eBay's new dispute resolutions process in action
In eBay’s announcements of site changes last week, one of the things promised was more direct involvement in disputes between buyers and sellers. Just a couple of days after the announcement was made, the new system was already being rolled out. I heard from a TameBay reader we’ll call Tom, who had purchased a camera on eBay but had it delivered minus several of the promised components. Tom told me, “having got no joy from the seller and nearing the 45 day deadline, I went to PayPal to file a dispute, but was redirected to an eBay screen with a customer support number to call.”
The eBay rep said that eBay themselves would process a payment for the cost of the replacement parts, took Tom’s PayPal email, and sent him the cash! Tom comments: “as a buyer, it’s a much cleaner process to get resolution to a problem transaction. If they look to recover this from the seller, my concern would be the the level of safeguards built in to the process.”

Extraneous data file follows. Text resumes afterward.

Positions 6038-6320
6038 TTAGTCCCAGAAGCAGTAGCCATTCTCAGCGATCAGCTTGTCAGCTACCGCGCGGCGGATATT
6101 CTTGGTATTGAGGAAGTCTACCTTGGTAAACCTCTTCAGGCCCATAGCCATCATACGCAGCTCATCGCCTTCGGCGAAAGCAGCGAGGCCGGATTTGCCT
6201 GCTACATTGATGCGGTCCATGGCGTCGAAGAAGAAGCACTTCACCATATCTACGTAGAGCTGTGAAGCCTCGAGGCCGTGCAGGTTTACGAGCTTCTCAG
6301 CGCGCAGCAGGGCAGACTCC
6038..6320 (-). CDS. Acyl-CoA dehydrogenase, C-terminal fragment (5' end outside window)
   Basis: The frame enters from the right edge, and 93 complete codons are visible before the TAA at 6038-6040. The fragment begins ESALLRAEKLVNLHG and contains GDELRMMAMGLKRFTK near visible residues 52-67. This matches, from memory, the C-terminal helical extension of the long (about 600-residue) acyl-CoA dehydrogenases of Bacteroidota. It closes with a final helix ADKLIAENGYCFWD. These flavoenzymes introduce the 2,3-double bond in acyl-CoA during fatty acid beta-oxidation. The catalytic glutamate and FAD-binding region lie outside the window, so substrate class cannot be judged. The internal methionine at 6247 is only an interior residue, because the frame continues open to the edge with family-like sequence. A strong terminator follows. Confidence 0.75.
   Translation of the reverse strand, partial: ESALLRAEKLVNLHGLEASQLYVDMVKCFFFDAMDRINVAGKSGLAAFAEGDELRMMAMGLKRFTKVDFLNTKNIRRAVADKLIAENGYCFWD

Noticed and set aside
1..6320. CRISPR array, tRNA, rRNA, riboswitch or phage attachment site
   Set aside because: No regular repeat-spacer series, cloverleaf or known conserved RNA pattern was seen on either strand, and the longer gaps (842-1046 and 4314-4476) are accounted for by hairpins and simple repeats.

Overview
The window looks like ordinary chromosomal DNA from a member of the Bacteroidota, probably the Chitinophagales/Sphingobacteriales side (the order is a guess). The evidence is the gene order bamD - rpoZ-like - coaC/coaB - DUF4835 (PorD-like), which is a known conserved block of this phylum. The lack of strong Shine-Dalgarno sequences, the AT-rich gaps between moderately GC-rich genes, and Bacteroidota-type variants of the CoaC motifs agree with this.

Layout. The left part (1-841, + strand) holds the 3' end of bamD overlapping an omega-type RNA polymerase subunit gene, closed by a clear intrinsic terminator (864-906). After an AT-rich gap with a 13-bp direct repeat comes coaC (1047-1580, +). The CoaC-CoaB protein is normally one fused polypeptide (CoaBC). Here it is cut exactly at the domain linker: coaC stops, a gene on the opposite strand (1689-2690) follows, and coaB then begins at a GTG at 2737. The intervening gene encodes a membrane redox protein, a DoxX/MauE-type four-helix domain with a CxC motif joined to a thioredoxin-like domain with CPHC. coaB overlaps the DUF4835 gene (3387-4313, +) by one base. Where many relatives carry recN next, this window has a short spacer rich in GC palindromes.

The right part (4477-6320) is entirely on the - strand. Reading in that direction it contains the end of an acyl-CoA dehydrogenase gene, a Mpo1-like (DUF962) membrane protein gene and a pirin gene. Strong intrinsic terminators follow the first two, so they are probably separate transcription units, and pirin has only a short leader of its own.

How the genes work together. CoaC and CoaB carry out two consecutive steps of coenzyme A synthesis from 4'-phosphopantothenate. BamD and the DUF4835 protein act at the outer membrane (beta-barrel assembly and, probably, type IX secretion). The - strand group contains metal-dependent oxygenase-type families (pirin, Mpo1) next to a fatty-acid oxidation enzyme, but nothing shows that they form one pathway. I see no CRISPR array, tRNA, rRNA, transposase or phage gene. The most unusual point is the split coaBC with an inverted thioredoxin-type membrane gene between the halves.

Mine too. I asked eBay for some more information on exactly how this kind of refund would work: were they not encouraging some buyers to make fraudulent claims, and how – when it’s a buyer’s word against a seller’s – were they to judge who was right?
eBay told me they have a number of fraud checks in place, and will also look at buyer and seller history when getting involved in disputes. Perhaps most importantly, they will have access to claims history – something that sellers don’t currently have – so will presumably be able to see serial claimants.
As for the question of who is funding the refunds, “we may seek to recover the funds in the future – just as PayPal does today for all claims in the buyer’s favour”. The significant difference is, of course, that PayPal require a buyer to return the SNAD item to the seller, whereas eBay haven’t yet mentioned any such requirement; potentially this leaves the seller out of pocket for item plus refund.
Sellers will be given “a certain number of business days” to provide prove that the item *was* as described; if the seller doesn’t respond, then the buyer will “generally” be refunded and eBay will seek to reclaim the funds from the seller. eBay add:
We understand that there will be times where both buyer and seller may be right. In those cases eBay may absorb the cost to reimburse the buyer without any impact on the seller.
Over to you – is this the reassurance that buyers need, or just asking for trouble? Leave us a comment.